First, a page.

(b) All types of information, whether written or oral, concerning a person made or kept by any public officer or agency for the purpose of assessing eligibility for, or administering the services authorized by, this part are exempt from disclosure under the California Public Records Act (Chapter 3.5 (commencing with Section 6250) of Division 7 of Title 1 of the Government Code), are confidential, and shall not be disclosed except as required to administer the services or as required by law, as required by a federal or state court order, or to the state or local public health officer to carry out the duties of investigation, control, surveillance of disease, as determined by the state or local public health agency.
(c) This section shall not prohibit the sharing of data as long as it is disclosed in a manner that could not be used to determine the identities of the persons to whom the data pertains, alone, or in combination with other data.
(d) This section shall not prohibit the sharing of personal information when the subject of that information has provided signed, written consent allowing the information to be provided to the person requesting the information.

SEC. 5.

 The Legislature finds and declares that this act imposes a limitation on the public’s right of access to the meetings of public bodies or the writings of public officials and agencies within the meaning of Section 3 of Article I of the California Constitution. Pursuant to that constitutional provision, the Legislature makes the following findings to demonstrate the interest protected by this limitation and the need for protecting that interest:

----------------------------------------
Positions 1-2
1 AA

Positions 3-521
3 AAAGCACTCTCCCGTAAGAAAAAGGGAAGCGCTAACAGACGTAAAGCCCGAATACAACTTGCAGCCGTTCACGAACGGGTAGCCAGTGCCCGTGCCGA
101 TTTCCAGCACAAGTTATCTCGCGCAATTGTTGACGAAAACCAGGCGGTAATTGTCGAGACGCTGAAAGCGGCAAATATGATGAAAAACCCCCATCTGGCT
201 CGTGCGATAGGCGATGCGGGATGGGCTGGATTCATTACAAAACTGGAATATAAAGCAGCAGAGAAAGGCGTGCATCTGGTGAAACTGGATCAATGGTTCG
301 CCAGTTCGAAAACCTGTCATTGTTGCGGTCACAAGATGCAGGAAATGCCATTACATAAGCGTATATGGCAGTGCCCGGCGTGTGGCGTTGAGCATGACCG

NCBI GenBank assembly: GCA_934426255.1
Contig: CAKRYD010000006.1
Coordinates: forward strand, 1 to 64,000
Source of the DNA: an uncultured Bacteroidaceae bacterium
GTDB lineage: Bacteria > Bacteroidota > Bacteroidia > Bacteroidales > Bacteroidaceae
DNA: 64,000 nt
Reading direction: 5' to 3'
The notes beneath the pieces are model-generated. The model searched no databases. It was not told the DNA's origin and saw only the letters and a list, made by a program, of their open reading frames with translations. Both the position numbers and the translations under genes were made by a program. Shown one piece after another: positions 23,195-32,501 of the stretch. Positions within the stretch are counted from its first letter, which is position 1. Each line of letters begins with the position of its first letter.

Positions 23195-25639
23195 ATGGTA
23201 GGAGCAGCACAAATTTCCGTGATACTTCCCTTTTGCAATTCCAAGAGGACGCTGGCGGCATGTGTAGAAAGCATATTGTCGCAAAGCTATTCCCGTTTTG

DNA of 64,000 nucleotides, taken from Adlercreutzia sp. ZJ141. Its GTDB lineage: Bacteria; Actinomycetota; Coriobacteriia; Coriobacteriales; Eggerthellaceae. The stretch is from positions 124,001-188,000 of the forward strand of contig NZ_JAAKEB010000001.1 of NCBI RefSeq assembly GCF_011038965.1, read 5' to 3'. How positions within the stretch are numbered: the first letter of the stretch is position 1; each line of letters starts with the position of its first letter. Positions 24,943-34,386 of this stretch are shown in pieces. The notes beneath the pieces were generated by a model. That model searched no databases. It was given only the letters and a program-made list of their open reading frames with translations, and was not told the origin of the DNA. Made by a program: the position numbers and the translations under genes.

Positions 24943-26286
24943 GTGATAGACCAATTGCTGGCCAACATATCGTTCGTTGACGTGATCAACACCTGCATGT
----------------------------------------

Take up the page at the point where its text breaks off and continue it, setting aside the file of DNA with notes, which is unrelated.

This act strikes an appropriate balance between the public’s right to access information about the conduct of their government agencies and the need to protect the personal information of private individuals who participate in public programs or receive public services.

SEC. 6.

 The Legislature finds and declares that Section 1 of this act, which adds Article 12 (commencing with Section 53170) to Chapter 1 of Part 1 of Division 2 of Title 5 of the Government Code, furthers, within the meaning of paragraph (7) of subdivision (b) of Section 3 of Article I of the California Constitution, the purposes of that constitutional section as it relates to the right of public access to the meetings of local public bodies or the writings of local public officials and local agencies. Pursuant to paragraph (7) of subdivision (b) of Section 3 of Article I of the California Constitution, the Legislature makes the following findings:
This act strikes an appropriate balance between the public’s right to access information about the conduct of their government agencies and the need to protect the personal information of private individuals who participate in public programs or receive public services.

SEC. 7.

 No reimbursement is required by this act pursuant to Section 6 of Article XIII B of the California Constitution because the only costs that may be incurred by a local agency or school district under this act would result from a legislative mandate that is within the scope of paragraph (7) of subdivision (b) of Section 3 of Article I of the California Constitution.